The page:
Just because you do not get a monthly statement, does not mean you can neglect the account. There is a lot of personal responsibility in this. All accounts you have open should be checked every month regardless of if you have no statement or even zero balance. To assume that companies today will be caring or helpful is just silly.
Posted by tawanda on 2006-03-10:
You may find the website: www.law.whittier.edu/trademark_electronic_supplement/Chase_Sucks.htm interesting (it used to be chasebanksucks.com until Chase decided to sue them for diminishing their "good" name.

Some of the experiences others have had and post there are quite enlightening - and they point out other disturbing practices of this bank...
Posted by tawanda on 2006-03-10:
Some of the posters at the site have been threatened (and Chase has made good on it) - even after the timeframe has elapsed legally for posting negative information on one's credit report, Chase goes back and posts false information on the same person (again) to continue hurting them and their credit.
Posted by tawanda on 2006-03-10:
I keep fighting to get Chase off of my credit report for accounts that are not my own. I was placed on the accounts as an autorized user - not as a co-applicant, but Chase is reporting the debt as mine (the account holder had to file for bankruptcy). I have sent requsets and documentation to all of the credit reporting bureaus, but Chase turns right around and resubmits the information - and the bureaus post it...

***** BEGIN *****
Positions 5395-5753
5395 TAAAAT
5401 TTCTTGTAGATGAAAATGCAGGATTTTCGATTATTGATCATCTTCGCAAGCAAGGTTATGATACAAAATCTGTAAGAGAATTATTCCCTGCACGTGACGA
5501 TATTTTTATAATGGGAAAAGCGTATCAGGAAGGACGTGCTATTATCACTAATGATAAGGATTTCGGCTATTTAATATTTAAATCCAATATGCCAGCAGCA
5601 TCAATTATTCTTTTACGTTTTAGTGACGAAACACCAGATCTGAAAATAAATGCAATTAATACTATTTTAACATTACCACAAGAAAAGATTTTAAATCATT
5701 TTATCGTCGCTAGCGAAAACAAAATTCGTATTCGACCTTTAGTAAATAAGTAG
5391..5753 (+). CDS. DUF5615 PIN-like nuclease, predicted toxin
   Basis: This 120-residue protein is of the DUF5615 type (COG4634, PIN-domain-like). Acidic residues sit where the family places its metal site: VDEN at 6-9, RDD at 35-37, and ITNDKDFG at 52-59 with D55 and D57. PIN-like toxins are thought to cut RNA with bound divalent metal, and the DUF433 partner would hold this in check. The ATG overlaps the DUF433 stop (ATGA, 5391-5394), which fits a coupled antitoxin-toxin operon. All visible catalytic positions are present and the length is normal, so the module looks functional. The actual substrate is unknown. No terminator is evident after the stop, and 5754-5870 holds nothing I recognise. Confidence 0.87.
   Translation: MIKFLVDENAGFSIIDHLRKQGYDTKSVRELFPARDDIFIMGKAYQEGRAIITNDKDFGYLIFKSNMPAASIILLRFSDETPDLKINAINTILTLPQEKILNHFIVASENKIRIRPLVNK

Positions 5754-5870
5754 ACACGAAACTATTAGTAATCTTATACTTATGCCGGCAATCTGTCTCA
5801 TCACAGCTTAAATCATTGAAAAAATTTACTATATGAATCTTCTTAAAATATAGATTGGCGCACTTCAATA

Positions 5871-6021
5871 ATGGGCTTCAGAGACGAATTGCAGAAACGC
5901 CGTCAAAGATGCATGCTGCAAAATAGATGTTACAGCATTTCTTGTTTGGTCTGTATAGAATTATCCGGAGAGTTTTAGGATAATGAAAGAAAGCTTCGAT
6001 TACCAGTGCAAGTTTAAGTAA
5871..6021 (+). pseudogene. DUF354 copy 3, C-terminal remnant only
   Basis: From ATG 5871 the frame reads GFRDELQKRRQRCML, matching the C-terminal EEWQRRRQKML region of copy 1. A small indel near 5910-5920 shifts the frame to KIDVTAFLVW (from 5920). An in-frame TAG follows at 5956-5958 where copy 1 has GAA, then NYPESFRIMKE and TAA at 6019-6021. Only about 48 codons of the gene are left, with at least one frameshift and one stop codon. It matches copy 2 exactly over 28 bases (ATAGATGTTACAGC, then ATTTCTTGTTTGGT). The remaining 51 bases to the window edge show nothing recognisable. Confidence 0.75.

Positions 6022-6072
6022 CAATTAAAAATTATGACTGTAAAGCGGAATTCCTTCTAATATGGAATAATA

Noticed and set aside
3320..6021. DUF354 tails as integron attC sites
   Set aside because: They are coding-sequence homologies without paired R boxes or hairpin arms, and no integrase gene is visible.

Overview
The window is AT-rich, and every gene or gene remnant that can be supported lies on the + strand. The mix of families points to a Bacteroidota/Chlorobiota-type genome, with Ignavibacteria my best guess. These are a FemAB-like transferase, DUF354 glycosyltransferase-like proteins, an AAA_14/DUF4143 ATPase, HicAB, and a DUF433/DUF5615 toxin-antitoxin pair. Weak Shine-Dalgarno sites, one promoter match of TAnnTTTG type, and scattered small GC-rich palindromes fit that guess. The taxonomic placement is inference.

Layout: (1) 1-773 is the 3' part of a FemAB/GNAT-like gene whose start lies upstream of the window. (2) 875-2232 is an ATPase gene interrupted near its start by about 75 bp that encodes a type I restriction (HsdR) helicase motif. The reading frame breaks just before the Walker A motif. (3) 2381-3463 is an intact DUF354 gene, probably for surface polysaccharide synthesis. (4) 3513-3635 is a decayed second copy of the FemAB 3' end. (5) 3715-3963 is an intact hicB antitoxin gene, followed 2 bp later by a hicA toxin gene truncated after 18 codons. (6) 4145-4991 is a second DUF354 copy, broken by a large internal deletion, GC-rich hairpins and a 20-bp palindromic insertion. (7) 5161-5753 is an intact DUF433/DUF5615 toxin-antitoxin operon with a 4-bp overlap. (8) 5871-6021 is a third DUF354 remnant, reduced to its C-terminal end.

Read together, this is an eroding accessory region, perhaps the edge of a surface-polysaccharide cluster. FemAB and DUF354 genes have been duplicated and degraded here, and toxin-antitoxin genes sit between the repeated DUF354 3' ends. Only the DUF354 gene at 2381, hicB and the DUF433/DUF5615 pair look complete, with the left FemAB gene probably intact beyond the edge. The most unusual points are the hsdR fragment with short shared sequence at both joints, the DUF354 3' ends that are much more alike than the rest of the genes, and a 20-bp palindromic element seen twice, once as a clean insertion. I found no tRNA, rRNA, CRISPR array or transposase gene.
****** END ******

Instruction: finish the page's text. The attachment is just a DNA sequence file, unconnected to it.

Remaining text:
Posted by tawanda on 2006-03-10:
As bad as Chase can be, the credit reporting bureaus can be worse. At what point in time do they become responsible for the inaccurate / fraudulent information they report about people? They, by allowing themselves to be used as pawns, can do tremendous damage to consumers and most consumers don't realize it until they get burned...
Posted by dsmith68 on 2006-03-10:
It is so easy for companies to ruin your credit and extremely difficult for the consumer to fix the errors.
Posted by tawanda on 2006-03-10:
I have also been told (although I haven't taken the time necessary to research this for myself) that JP Morgan Chase is a major financier of our national debt.
Mr. Morgan had tremendous sway over the Treasury when the "national debt" was first incurred and only "created" enough money to meet the "loans", but not enough to pay off the interest.
How can the government control someone they themselves are indebted to? They are servant to the lender and can't effectively wield the legislative power necessary to protect consumers from banks such as Chase. :(
Posted by wary-consumer on 2006-03-10: